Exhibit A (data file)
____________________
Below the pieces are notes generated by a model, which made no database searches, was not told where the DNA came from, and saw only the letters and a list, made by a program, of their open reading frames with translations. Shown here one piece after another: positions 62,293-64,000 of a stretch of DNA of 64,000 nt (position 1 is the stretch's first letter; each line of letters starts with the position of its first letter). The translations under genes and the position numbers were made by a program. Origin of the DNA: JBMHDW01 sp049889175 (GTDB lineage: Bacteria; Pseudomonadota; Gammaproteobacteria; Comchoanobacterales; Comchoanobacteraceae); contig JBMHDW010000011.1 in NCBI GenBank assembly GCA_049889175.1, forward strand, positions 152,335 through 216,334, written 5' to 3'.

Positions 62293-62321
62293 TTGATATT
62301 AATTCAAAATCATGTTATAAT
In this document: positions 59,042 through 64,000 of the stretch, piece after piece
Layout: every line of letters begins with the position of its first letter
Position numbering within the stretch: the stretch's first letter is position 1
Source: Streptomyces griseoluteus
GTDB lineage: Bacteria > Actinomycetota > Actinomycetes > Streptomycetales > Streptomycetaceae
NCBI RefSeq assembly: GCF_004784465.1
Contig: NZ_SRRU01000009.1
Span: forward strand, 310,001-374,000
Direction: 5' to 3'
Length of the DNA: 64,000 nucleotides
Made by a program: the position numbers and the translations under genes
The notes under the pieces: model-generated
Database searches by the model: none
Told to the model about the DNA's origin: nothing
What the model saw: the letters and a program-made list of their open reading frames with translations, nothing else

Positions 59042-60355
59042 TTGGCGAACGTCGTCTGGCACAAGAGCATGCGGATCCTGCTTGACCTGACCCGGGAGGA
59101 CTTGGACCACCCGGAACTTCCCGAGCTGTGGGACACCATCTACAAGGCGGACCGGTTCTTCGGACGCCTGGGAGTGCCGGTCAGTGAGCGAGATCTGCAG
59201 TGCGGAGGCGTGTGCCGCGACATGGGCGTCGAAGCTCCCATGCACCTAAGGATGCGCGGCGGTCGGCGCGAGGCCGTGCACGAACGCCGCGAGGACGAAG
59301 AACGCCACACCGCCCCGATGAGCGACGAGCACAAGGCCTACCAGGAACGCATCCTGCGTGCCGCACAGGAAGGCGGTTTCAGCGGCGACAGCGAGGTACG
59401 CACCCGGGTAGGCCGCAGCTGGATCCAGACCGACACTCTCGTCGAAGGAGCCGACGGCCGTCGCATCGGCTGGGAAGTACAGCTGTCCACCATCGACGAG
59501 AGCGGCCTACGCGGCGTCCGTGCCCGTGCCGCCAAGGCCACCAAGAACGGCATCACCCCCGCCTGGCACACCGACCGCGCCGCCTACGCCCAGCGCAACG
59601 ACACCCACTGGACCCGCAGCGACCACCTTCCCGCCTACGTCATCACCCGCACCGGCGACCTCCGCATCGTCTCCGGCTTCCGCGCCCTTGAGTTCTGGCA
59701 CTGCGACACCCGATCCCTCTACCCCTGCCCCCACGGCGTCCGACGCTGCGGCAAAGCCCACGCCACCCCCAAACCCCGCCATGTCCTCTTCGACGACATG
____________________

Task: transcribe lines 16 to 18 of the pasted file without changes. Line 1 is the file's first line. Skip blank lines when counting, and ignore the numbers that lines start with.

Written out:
The notes under the pieces: model-generated
Database searches by the model: none
Told to the model about the DNA's origin: nothing